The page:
Tuesday, June 2, 2009

About the Relationship Between the Creator and the Employed....

Do you feel that persons involved in the creation of a work other than the artist should be credited with involvment? For example, should Vic Hislop- the fisherman who caught the sharks used in both the original "Physical Impossibility of Death in the Mind of Someone Living" and the updated version - have his name next to Damien Hirst's? Hislop arguably played a pivotal role in the creation of the work, being the individual who actually caught the shark. If so, shouldn't he then share in the profits from the selling of the work? If this is the case, should we not also acknowledge the employees of Warhol, and the aids to Michelangelo?


  1. This is a sticky situation that can be very hard to answer. I believe that I have read that Hirst did fund Hislop for his endeavors; however, Hislop was not given access to the final profit. Should Hislop be counted as a contributed member in the profits? Depends, was Hislop the key contributor to the idea? Was the point of this artwork not in the construction, but rather within the idea? That is the more probable reason why Hislop would not be considered for credit. Not that I agree with that personally.
    As with Warhol, his goal was to make art as a machine. A robot doesn't get hardly any credit for its contribution, nor does its individual parts. Instead, a machine creates things mindlessly based on a set of programmed instructions. Warhol supplied these instructions, therefore, is the key mechanic of the operation. We overall give the mechanic more authority than that of the machine. Warhol's machine may have been sloppy and human, but his original intention was to make art a cold mechanical medium.
    Last, it was probable that Michelangelo's employee's, as with other artistes that employed under workers like Rebuns, most likely received some compensation for their efforts. Artists joined guilds to learn and train under a master. This in turn could mean helping the master create his masterpiece. Today a student’s efforts would have been well documented, however, in this time this is not the case. Would people be willing to go back and time and give credit where credit is due? As with rewriting history for feminist scholars, it would be obviously no.
    I am just presenting the facts as they appear. There has been many such projects that I have had a part in were my name isn't mentioned or clearly stated on several occasions. A big example would be the realm of theater production. Personally, I am a little disheartened, but I suck it up and move on. Sometimes art is a group effort. However, more are interested in the person who makes the plans over the ones who help make the plan happen. This is just the way the world is, and the world is not a utopian place.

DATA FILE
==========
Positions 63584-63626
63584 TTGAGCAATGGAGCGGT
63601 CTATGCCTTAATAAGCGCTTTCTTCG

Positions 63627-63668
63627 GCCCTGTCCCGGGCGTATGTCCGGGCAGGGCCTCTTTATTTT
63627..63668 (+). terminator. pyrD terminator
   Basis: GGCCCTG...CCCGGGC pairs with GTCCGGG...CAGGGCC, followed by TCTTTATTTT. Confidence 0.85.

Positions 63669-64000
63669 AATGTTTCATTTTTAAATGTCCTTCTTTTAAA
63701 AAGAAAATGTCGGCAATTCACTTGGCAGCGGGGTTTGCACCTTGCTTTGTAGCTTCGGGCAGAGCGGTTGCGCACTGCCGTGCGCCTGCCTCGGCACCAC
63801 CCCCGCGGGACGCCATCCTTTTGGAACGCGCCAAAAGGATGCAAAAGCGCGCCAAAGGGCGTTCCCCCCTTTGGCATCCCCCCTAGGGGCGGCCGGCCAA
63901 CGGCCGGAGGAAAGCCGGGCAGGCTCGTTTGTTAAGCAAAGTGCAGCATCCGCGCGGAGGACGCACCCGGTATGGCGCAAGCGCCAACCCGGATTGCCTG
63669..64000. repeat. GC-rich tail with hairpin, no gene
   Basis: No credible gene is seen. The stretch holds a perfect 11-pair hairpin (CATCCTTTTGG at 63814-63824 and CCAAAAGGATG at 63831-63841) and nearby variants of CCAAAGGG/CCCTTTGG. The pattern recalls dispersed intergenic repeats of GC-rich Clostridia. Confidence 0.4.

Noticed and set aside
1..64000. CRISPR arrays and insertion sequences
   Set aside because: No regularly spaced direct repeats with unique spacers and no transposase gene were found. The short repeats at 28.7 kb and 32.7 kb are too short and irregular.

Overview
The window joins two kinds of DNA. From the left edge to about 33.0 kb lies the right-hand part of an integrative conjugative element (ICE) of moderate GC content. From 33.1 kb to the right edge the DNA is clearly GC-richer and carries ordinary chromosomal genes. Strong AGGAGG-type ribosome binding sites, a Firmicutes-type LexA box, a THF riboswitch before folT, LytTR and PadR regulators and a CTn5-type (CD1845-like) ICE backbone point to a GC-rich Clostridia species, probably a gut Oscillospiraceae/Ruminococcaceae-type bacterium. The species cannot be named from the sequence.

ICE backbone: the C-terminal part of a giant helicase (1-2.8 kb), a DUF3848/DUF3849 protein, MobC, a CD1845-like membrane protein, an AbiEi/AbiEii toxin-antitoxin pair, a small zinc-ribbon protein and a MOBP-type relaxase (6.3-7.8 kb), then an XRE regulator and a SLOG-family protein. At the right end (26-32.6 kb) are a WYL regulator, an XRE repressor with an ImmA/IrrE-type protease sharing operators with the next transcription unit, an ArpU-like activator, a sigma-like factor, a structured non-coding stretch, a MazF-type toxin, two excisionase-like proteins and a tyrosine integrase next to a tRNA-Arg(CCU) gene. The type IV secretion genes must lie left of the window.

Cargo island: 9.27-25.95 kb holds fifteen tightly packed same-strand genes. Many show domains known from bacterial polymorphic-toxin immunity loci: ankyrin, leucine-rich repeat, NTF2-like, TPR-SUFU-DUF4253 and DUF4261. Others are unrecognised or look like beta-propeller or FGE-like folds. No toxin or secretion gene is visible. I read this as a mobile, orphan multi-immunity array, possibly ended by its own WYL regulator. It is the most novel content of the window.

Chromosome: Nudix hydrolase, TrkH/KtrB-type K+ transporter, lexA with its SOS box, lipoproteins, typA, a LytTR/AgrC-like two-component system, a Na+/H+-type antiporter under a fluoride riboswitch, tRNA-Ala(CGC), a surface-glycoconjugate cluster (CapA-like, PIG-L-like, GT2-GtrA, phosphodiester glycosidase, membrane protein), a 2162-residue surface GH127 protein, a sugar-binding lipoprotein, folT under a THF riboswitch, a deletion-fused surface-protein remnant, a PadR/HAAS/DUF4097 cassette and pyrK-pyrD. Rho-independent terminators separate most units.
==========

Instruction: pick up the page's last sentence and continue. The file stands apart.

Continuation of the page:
2. Nick's question is an interesting one because in fairness to people who serve as contributors in some way, I would say "yes" that credit is due. HOWEVER, there is a difference between collaboration and contribution. Collaboration is a holistic effort wherein you are involved w/ a process and the decision making along the way. An example would be Christo and Jeanne-Claude. Although Christo is calling all of the shots, literally, as a project is mounted, he and his wife are collaborators in my sense of the word. But, the artist himself, does not acknowledge her as such. I know this be/c a few years ago, as we were re-writing the labels in the Jacobs Collection, we had put Christo and JC's names on the wall text next to their "Surrounded Islands" piece in our collection. It was only as we re-did the text again, under Ashley's direction in the fall of '06, that we were corrected (in this case, by the dealer from whom that work was purchased). He said that Christo and JC are not collaborators but that each has a specific role to fulfill: she for business and logistics, he for creative vision and ideas. That, to me, falls short of reality, as it implies she has no creative vision or ideas. That is ridiculous.

    The beauty of dealing with living, working, artists is that you can verify information with them and, still, come to your own conclusions.